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Noise

The ability to perceive sounds is vitally important for life and communication, but not all sounds are desirable to hear.

Sound is generated from mechanical vibrations that occur when a particle in the environment (gas, liquid, solid) comes into contact with another force in the environment. Vibrations from the sound source are distributed in the form of elastic waves — similar to the way in which a loudspeaker membrane disseminates sound.

While sound is an essential component of life, too much or too little sound can cause mental disorders. Many factories that produce air-conditioning units have specially built testing chambers that extinguish all sound coming from both outside and inside. These chambers are used to test the equipment in order to understand what kind of noises it produces. When the rooms are being shown to visitors, the doors are left open so that people elsewhere in the factory can be heard, as being left alone in complete silence can cause severe distress.

The power of sound is measured in decibels (dB). The rustle of leaves in the trees produces about 20 dB, a quiet office environment is around 40 dB, a relatively noisy office between 50 and 60 dB, traffic or a noisy restaurant 75 to 80 dB, a jackhammer or rock concert between 100 and 120 dB, and a plane taking off between 130 and 140 dB. A sound of the latter’s magnitude can cause physical pain, and more intense sounds can cause shock or concussion, or even lead to death.


Excessive noise is harmful to humans:

  • Noise is a common cause of human sleep disturbance. Random noises such as flying aircraft or car traffic louder than 55 dB will wake most sleepers.
  • Noise above 35 dB also impedes communication, and conversation is impossible when noise levels exceed 70 dB.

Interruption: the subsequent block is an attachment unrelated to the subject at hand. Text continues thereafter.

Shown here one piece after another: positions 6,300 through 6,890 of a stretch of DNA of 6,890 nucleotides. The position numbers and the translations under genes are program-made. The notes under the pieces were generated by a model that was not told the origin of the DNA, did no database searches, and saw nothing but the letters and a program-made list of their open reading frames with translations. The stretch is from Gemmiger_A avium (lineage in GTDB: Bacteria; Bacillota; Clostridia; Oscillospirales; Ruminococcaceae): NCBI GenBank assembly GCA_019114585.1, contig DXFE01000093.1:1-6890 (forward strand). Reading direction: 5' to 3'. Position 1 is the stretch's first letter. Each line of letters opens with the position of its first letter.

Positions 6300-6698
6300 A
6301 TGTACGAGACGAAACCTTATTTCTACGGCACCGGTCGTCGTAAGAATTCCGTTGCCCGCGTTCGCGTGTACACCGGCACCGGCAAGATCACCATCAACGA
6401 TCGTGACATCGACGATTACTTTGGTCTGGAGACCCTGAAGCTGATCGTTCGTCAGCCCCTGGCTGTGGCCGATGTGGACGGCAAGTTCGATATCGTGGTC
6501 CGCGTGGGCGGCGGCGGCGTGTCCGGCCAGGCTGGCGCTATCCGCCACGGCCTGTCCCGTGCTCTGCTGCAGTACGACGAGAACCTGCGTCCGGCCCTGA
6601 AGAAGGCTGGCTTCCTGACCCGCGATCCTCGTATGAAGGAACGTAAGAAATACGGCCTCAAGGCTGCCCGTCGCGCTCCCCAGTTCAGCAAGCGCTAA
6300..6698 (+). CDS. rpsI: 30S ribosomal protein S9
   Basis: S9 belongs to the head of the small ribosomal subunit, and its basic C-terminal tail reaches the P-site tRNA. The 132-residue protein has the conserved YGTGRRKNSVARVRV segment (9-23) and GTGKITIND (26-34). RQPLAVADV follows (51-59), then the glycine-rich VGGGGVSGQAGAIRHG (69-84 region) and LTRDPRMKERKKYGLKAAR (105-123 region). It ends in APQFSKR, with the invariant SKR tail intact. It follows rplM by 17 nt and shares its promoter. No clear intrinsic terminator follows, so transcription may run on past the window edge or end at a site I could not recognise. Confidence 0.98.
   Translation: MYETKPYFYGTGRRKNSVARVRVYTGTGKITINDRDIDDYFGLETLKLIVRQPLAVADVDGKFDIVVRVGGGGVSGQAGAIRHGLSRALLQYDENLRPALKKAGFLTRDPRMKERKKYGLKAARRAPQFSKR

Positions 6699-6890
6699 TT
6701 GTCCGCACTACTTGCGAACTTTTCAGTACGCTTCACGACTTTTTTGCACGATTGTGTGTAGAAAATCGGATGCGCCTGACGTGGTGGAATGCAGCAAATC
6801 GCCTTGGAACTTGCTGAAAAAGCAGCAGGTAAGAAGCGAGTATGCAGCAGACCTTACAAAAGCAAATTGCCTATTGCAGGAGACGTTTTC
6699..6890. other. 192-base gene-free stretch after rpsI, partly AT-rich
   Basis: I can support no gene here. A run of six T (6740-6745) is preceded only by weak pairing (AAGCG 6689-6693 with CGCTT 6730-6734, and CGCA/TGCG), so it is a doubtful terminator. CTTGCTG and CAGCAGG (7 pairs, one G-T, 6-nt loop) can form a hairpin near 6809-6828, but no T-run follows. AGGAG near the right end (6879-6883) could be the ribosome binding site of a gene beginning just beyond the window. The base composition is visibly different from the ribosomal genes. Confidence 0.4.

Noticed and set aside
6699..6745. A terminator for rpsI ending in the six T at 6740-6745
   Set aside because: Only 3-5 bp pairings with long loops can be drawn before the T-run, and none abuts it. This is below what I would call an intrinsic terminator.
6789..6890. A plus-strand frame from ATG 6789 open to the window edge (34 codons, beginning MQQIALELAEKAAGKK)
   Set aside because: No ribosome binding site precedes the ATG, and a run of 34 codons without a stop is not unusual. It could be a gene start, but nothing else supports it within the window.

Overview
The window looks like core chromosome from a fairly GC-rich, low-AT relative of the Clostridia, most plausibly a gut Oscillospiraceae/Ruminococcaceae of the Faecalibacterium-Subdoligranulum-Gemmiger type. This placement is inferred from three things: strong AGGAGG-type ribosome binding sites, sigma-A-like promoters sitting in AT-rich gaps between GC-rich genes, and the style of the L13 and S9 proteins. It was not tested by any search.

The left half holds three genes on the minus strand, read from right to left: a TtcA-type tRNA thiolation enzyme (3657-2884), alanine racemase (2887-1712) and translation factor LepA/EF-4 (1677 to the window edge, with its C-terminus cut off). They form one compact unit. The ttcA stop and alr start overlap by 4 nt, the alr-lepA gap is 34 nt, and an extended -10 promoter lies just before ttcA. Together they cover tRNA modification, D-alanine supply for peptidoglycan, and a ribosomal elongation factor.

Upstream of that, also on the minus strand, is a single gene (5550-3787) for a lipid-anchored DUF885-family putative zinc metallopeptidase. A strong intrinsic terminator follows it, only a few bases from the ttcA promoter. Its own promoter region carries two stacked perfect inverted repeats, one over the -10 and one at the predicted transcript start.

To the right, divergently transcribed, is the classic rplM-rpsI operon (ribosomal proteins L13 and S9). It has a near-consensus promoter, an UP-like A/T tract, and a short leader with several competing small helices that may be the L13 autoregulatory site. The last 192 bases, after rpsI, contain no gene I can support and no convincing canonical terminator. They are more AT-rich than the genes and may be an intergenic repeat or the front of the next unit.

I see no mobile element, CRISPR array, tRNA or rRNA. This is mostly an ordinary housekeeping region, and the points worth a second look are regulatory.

Noise has negative physical and mental effects:

  • Noise typically has an impact on physical health and can lead to physiological stress. Excessive noise levels affect the human nervous system, leading to heightened stress levels, which in turn affect behaviour and activity.
  • Noise can cause irritation and aggression, increased blood pressure, tinnitus and hearing loss. Regular exposure to noises of 70 to 80 dB (e.g. the hum of a nearby motorway) can make people tired and irritable. A subsequent rise in blood pressure decreases working capacity; fatigue becomes chronic and can develop into insomnia, after which various neuroses can emerge. Constant exposure to noise levels above 90 dB can impair hearing. At 100 dB, noise can have a disorienting effect and exposure to noise of over 110 dB can lead to the same kind of intoxication as that produced by alcohol or drugs. The human eardrum will burst when exposed to noise at a level of 145 dB.
  • Scientists still do not fully understand how noise affects other living organisms.
  • Noise levels also have an economic impact. The presence of significant sources of noise in the vicinity decreases the value of real estate. Illness and discomfort caused by noise affects productivity and increases the number of accidents caused by lack of sleep.


Studies have shown that in Europe:

  • 65 percent of the population (about 450 million people) are exposed to levels of noise over 55 dB for periods of 24 hours or longer, which cause irritability and anxiety.